Despite the cooler weather, horse owners should still take precautions to guard against tick-borne illness
Lyme disease has become a household name for those living on the East Coast. Though Lyme is the most well known of the tick borne diseases, anyone who spends time outdoors should be reminded of its year-round dangers. Even during the fall, it’s still necessary to protect both ourselves and our pets from ticks.
“While the nymph-stage ticks are most common during the spring and summer months, adult deer ticks can generally be active whenever the temperature is above freezing,” said internationally known integrative veterinarian and owner of Harmany Equine, Dr. Joyce Harman. “If ticks are active, Lyme carriers are still capable of infecting us and our animals.”
Lyme disease has been recognized for about 40 or 50 years. It is now the most commonly reported tick-borne illness in the US and Europe, and is also found in Asia. The Centers for Disease Control and Prevention (CDC) reports that there have been 20,000 to 30,000 confirmed human cases each year since 2002. The actual numbers are likely much higher as many cases go unreported. 96 percent of those cases are concentrated in about 15 states, mostly on the east coast from Virginia north. However, it can be found almost everywhere, so have your vet consider Lyme as part of any rule-out list.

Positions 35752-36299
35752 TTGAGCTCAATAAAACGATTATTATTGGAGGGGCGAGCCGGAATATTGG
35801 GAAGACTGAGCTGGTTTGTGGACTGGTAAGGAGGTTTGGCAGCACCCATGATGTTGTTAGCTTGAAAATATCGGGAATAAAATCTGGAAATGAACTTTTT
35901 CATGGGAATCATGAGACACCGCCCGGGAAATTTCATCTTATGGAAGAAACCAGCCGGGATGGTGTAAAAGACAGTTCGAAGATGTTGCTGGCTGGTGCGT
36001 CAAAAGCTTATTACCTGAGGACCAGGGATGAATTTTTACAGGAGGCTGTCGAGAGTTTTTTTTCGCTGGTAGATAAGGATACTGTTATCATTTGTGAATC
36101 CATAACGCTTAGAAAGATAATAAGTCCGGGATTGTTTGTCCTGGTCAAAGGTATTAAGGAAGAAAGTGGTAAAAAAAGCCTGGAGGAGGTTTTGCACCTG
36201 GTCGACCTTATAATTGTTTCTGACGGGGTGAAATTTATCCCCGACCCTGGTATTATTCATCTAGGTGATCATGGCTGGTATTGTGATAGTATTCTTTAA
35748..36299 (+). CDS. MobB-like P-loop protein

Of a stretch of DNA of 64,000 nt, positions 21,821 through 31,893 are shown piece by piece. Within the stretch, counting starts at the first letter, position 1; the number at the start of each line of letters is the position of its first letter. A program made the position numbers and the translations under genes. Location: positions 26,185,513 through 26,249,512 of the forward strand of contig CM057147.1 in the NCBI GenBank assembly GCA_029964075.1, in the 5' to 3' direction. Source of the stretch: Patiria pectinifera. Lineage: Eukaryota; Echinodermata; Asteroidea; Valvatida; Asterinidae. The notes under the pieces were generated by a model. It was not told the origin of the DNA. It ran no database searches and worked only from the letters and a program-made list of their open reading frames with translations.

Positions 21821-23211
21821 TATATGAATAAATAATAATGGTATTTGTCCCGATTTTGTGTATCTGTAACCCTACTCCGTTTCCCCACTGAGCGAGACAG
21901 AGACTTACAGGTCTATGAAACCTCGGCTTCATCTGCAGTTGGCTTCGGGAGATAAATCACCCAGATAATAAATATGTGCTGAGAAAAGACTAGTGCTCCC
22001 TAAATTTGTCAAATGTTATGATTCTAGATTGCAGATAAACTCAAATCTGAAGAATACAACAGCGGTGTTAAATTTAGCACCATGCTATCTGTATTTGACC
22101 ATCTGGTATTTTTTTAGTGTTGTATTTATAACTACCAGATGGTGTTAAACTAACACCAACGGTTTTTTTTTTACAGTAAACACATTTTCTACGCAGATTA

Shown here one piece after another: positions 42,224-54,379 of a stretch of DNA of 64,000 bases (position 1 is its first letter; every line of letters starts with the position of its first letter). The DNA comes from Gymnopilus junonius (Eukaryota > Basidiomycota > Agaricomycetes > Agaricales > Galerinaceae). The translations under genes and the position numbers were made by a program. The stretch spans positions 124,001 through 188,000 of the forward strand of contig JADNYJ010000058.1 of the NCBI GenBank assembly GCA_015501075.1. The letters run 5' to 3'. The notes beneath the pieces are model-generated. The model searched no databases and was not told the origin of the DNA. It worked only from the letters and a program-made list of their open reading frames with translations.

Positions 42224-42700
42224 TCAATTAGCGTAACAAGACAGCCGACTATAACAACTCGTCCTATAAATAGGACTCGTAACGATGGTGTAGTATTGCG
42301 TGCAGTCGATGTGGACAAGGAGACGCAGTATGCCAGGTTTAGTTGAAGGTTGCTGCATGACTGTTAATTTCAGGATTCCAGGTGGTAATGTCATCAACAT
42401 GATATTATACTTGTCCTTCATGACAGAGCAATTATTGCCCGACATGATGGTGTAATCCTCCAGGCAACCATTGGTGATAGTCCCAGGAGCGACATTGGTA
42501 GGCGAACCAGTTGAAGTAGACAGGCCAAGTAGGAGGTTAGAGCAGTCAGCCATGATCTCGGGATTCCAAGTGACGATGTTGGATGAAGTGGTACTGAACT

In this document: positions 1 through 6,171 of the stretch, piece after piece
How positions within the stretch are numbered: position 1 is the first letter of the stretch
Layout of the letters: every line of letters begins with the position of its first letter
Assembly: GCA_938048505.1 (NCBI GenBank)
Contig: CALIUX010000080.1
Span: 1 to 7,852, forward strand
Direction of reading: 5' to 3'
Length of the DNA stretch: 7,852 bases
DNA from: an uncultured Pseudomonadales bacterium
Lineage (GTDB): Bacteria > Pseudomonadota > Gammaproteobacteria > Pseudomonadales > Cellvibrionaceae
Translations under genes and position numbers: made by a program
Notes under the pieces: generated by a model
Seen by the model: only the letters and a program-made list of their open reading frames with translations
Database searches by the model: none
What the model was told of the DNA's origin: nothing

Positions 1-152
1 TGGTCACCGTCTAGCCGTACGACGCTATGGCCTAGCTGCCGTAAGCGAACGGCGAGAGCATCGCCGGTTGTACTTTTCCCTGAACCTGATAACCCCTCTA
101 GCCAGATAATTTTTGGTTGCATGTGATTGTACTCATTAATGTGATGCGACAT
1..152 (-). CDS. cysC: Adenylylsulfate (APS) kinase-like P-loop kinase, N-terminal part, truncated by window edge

“Don’t let your guard down just because the temperatures are cooling off,” warns Dr. Harman. “Prevention is key where Lyme is concerned, especially if you live on the east coast.”
Curious about how best to keep ticks off your horses? Guinea hens are effective at removing ticks from the environment. Feeding garlic or apple cider vinegar can also be helpful. Most exciting is a new non-toxic topical spray, called TicksOff that prevents ticks from adhering to the hair.
If your horse has already been affected by Lyme, check out this webinar to learn about different holistic treatment options. You can also browse a selection of products recommended by Dr. Harman for the treatment of Lyme here.